Is subacute ruminal acidosis a pH related problem? Causes and tools for its control

S. Calsamiglia, M. Blanch, A. Ferret, D. Moya

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53 Citations (Scopus)

Abstract

Subacute ruminal acidosis (SARA) is a common digestive disorder in cattle fed high concentrate diets, and it is generally defined as a reduction in ruminal pH below 6.0 that results in lower fibre digestion, changes in rumen fermentation profile, irregular intake and reduced performance. However, the true cause of the observed effects in the rumen is unclear. Feeding high concentrate diets rich in non-structural carbohydrates and low in fibre results in a reduction in ruminal pH and the development of SARA. These two events (higher concentrate and low pH) occur at the same time and, therefore, are confounded. The question is if the effects reported are due to the reduction of pH or to the type of diet fed. The answer to this question is not only academic, because if the effects are pH dependent, then the terminology acidosis and the use of buffers and alkalizers are justified. However, if the effects are due to the type of diet, then buffers would have a limited effect and we should be looking at different types of solutions and terminology. Few experiments have addressed that objective, but the limited evidence available indicates that the effects typically attributed to SARA are due to a combination of pH and type of diet fermented. Although buffers and alkalizers help in the control of SARA, alternative strategies dealing with the control of the fermentation pathways should be investigated. Streptococcus bovis is considered the main lactic acid producer in the rumen and develops efficiently at relatively low pH. Megasphaera elsdenii and Selenomonas ruminantium are major lactic acid utilizers. Strategies to reduce lactic acid producers and (or) increase lactic acid utilizers may be helpful in the control of SARA in a way different from pH control. Feeding M. elsdenii to beef cattle reduced rumen lactic acid concentration and increased pH. Yeast and malic acid stimulate lactic acid uptake by S. ruminantium. Also, vaccination or oral supplementation of polyclonal antibodies against S. bovis reduced bacterial counts and lactic acid concentration, and increased ruminal pH. Evidence suggests that SARA is not only a pH-dependent pathology, but it is also the result of changes in the microbial population secondary to the type of diet fed. Therefore, we propose to re-name SARA as a " high-concentrate syndrome" , and suggest that a combination of pH modulating strategies and microbial population control are required to attempt to reduce its consequences. © 2011 Elsevier B.V.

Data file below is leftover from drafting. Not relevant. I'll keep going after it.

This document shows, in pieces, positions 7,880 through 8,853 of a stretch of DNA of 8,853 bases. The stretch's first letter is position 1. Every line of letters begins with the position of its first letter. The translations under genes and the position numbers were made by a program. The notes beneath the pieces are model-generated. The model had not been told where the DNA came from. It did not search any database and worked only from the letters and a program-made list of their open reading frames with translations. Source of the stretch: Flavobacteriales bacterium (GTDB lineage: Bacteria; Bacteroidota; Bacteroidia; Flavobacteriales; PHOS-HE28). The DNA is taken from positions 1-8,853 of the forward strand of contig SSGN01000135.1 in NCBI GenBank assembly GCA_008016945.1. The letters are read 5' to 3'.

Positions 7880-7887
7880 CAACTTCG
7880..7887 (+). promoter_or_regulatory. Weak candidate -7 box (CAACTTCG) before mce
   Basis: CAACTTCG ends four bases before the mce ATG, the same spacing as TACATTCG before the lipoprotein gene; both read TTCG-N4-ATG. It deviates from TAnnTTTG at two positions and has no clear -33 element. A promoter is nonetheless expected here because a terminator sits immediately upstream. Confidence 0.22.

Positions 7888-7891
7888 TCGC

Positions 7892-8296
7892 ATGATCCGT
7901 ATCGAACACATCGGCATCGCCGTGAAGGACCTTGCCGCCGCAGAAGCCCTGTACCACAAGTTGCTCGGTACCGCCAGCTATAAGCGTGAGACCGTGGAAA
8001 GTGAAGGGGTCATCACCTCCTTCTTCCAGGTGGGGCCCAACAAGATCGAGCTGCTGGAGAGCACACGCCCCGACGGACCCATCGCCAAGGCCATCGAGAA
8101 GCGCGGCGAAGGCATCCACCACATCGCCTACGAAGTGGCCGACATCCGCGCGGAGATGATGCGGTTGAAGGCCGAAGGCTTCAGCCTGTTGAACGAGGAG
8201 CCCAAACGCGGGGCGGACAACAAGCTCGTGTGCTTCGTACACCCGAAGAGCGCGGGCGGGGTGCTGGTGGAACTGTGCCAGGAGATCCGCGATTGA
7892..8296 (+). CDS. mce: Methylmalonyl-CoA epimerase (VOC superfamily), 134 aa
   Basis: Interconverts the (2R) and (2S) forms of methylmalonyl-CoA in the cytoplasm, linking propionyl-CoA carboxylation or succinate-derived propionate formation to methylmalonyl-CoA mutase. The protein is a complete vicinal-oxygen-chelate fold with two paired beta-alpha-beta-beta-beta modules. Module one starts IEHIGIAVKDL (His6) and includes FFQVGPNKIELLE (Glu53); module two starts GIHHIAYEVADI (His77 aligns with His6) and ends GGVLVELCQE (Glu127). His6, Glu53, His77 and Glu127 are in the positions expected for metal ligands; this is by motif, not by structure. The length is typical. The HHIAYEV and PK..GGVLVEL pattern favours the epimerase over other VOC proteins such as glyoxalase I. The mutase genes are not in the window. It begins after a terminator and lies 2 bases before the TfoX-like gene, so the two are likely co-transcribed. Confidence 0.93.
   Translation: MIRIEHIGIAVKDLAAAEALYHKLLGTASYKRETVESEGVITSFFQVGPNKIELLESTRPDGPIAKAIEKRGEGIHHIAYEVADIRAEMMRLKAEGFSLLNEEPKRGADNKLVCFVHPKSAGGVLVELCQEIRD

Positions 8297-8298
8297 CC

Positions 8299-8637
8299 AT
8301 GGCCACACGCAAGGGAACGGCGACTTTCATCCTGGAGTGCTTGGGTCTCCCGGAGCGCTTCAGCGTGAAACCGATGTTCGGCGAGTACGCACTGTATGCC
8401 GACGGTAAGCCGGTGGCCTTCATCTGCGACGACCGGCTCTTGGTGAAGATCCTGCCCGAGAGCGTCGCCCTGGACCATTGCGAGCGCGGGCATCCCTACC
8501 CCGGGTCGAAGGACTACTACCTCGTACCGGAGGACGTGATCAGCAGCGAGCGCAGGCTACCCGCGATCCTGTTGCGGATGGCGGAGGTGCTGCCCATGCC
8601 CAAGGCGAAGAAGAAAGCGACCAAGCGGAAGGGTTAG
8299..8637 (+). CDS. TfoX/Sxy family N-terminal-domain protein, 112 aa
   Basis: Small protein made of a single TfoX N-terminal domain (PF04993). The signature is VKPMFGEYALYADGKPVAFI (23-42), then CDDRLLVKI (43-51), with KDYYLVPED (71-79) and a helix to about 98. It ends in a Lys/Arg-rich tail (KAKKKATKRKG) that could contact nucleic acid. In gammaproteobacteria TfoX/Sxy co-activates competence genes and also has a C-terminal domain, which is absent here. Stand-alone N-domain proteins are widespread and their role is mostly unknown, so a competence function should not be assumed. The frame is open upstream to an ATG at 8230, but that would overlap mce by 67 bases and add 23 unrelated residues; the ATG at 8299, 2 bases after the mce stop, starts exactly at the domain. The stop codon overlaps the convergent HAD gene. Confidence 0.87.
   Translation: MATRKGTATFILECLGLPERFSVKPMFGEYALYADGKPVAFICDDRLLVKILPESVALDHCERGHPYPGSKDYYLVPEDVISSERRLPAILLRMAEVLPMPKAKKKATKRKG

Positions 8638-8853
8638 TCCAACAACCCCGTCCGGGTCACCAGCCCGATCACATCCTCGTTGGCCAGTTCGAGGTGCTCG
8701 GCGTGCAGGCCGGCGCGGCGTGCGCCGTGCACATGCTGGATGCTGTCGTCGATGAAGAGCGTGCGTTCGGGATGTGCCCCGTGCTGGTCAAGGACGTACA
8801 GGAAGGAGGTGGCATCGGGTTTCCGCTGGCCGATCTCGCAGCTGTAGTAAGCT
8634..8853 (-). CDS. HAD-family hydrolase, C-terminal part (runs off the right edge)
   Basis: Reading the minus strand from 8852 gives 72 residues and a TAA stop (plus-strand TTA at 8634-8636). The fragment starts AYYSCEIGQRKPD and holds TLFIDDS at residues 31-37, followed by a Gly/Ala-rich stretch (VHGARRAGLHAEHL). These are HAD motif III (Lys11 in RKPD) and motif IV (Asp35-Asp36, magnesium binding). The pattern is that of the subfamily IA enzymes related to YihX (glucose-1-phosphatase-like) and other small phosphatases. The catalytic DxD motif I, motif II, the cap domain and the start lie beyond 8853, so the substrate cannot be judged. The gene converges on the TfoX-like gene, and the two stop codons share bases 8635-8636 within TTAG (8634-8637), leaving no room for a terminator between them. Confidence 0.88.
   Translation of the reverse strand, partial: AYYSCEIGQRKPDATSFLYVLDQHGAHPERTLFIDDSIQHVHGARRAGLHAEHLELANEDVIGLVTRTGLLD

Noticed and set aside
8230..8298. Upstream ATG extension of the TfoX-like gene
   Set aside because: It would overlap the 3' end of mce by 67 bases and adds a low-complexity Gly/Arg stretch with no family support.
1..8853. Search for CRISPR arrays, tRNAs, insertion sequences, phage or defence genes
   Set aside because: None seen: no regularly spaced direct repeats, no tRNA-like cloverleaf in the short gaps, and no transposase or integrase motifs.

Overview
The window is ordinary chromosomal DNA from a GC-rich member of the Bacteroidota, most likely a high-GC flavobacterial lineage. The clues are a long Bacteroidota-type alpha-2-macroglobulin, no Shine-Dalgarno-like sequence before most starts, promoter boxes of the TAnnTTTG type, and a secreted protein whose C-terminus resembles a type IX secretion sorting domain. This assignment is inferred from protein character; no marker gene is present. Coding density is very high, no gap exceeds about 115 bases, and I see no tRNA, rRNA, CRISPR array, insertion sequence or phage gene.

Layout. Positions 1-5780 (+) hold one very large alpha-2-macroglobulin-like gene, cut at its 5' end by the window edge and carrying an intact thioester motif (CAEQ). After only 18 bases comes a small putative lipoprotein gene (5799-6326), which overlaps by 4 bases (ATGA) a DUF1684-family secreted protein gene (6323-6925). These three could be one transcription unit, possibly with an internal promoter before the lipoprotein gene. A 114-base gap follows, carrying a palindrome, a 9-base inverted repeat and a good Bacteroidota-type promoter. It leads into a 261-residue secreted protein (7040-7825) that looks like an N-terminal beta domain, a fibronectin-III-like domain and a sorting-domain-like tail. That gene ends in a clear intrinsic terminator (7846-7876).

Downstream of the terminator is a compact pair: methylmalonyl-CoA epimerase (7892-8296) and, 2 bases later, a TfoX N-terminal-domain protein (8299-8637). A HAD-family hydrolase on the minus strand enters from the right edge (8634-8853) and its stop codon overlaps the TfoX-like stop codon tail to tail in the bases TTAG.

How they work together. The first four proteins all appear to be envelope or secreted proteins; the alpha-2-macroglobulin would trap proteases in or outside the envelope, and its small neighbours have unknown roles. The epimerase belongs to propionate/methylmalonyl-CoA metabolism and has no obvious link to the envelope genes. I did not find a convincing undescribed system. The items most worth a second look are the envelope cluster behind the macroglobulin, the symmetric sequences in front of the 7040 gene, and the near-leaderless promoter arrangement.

Original languageEnglish
Pages (from-to)42-50
JournalAnimal Feed Science and Technology
Volume172
Issue number1-2
DOIs
Publication statusPublished - 28 Feb 2012

Keywords

  • Antibodies
  • Buffers
  • Direct fed microbials
  • Essential oils
  • Malic acid
  • Rumen fermentation
  • Ruminal acidosis

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